Shows Promise but Needs Polishing.
I’m a big fan of Jen Turano’s Christian historical romance novels published by Bethany House Publishers. I’m also a huge fan of contemporary Christian romance. So when I saw Jen Turano had published a contemporary Christian romance novel, I was keen to read it, and thrilled when Gilead Publishing offered me the chance of a free copy to review.
I was soon to be disappointed.
On the writing side, while Finding Margo has a solid plot, it doesn’t have enough romance to make it a great romance, and it doesn’t have enough suspense to make it a great romantic suspense (I’m not even sure if it was trying for suspense—if it was, the first paragraph killed what suspense there might have been). Finding Margo lacked the wit I’ve enjoyed in so many of Jen Turano’s other novels.
But it wasn’t just the lack of wit which disappointed me. It was the overall lack of polish in the writing—which I now suspect had a lot to do with the skill of Turano’s previous editors. It was also the mistakes, like calling one character the patriarch of his family twice in three pages (as though I’d forgotten), or implying there are 356 days in the year. Sure, that one is an obvious typo, but it’s the kind of typo I expect to see in books from some vanity press notorious for their lack of editing, or the first book from some small press with no background in fiction. It's also a typo based on something which it appears isn't true: the number of times the phrase 'fear not' (or similar) appears in the Bible.
And there were other writing issues I won’t bore you with. Suffice to say I checked Amazon’s Look Inside, and I’m afraid the underpolished version I read appears to be the final published version. This isn’t always the case with NetGalley books, although most publishers take pains to point out it’s the unproofed version and may still contain mistakes—although few do. Once I realised the writing/editing wasn't up to par, I decided I should ignore the obvious issues and focus on the characters and the story.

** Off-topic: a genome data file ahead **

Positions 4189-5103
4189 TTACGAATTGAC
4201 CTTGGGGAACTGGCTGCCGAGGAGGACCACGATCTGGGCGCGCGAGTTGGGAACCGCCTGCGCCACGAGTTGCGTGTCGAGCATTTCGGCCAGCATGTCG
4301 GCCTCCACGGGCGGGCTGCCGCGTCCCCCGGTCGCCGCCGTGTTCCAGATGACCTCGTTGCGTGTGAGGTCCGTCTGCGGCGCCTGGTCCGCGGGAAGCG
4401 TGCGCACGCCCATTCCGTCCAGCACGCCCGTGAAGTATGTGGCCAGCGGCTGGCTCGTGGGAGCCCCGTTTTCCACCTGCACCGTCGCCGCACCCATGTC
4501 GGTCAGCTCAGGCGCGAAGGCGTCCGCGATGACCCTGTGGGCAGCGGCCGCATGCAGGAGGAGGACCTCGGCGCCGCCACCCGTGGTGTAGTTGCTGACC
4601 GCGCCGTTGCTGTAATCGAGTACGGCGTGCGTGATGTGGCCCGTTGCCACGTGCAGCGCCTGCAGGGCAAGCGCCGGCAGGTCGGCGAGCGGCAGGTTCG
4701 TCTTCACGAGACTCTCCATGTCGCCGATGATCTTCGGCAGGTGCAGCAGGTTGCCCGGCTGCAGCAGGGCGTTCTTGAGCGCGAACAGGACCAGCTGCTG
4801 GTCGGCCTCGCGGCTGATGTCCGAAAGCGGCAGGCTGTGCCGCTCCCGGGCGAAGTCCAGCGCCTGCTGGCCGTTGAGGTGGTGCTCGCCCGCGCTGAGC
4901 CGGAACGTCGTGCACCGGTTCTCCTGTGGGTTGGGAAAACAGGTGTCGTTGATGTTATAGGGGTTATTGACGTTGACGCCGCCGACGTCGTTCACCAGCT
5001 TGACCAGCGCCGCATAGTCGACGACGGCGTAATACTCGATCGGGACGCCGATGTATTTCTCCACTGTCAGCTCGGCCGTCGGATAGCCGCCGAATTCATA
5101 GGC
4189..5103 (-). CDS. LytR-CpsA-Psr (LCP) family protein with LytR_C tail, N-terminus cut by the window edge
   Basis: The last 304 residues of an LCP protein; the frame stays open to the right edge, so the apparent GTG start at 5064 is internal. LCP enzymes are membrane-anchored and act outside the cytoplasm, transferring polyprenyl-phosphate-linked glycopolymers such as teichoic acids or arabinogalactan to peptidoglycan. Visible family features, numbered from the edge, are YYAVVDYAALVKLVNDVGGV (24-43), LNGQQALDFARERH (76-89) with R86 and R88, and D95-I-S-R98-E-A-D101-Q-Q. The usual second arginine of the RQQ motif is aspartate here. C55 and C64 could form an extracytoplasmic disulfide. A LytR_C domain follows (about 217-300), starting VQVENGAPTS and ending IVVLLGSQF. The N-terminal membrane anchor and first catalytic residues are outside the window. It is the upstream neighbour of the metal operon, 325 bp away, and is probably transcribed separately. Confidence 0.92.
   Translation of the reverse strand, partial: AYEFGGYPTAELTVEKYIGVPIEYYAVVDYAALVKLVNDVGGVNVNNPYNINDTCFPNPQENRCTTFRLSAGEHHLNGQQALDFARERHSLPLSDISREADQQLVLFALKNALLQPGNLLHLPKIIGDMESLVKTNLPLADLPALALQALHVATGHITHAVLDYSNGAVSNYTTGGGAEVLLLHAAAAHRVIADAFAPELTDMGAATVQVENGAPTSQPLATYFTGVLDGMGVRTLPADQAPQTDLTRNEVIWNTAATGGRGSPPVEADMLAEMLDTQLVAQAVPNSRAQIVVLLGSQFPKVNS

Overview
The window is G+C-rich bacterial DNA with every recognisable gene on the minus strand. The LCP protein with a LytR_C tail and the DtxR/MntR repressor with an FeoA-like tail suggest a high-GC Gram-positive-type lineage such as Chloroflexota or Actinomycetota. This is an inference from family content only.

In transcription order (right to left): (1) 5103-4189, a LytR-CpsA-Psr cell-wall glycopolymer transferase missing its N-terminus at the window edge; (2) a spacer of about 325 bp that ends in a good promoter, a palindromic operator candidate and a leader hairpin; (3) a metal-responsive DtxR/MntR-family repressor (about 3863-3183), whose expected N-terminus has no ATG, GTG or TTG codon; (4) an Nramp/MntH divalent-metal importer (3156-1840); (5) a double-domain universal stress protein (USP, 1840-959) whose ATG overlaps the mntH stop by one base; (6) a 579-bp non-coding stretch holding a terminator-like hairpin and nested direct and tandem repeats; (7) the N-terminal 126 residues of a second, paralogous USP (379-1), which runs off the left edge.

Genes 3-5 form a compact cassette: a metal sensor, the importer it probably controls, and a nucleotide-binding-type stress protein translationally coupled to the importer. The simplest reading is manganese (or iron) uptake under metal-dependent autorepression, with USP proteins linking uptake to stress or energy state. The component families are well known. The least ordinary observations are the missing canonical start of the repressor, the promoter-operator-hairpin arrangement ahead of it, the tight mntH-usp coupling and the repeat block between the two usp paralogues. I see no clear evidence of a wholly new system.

I didn’t like her at first, because she seemed as shallow as her pop star life. I warmed to her more and more in Ohio, especially once she ended up in hospital and I could contrast her with her overbearing mother. Caroline is, to put it politely, a piece of work who brings new meaning to the term ‘shallow’. Margo said she was a Christian although she hinted at having fallen away … something which was never properly explored.
Brock was a strong hero, although perhaps a little too good to be true. But I didn’t feel I got to know him, or where he stood on faith, and I did feel his character could have been developed beyond being the too-perfect foil for Margo. Nor did I ever really feel his attraction for Margo … or any second-guessing of that attraction (which would have seemed natural, given their different backgrounds).
And that leads me to the suspense plot, because this is apparently a suspense novel (at least, according to the Amazon categories).
Well, there was no suspense.
Except, perhaps, who was after Margo and why (and I don’t even know if I’m convinced by that, because it seemed a little chicken-and-egg).
The first paragraph made it pretty obvious who Margo “really” was, and the lines in the novel that hinted at the suspense would have been more powerful and suspenseful if I hadn’t already been handed the big secret. The big reveal of the evildoer was underwhelming—I thought it could have been revealed and written a lot more powerfully. Or perhaps I’d reached the point where I wasn’t paying enough attention.
Overall, Finding Margo is a story which shows promise but needs polishing.
Thanks to Gilead Publishing and NetGalley for providing a free ebook for review. You can find out more about Jen Turano at her website, and read the introduction to Finding Margo below:
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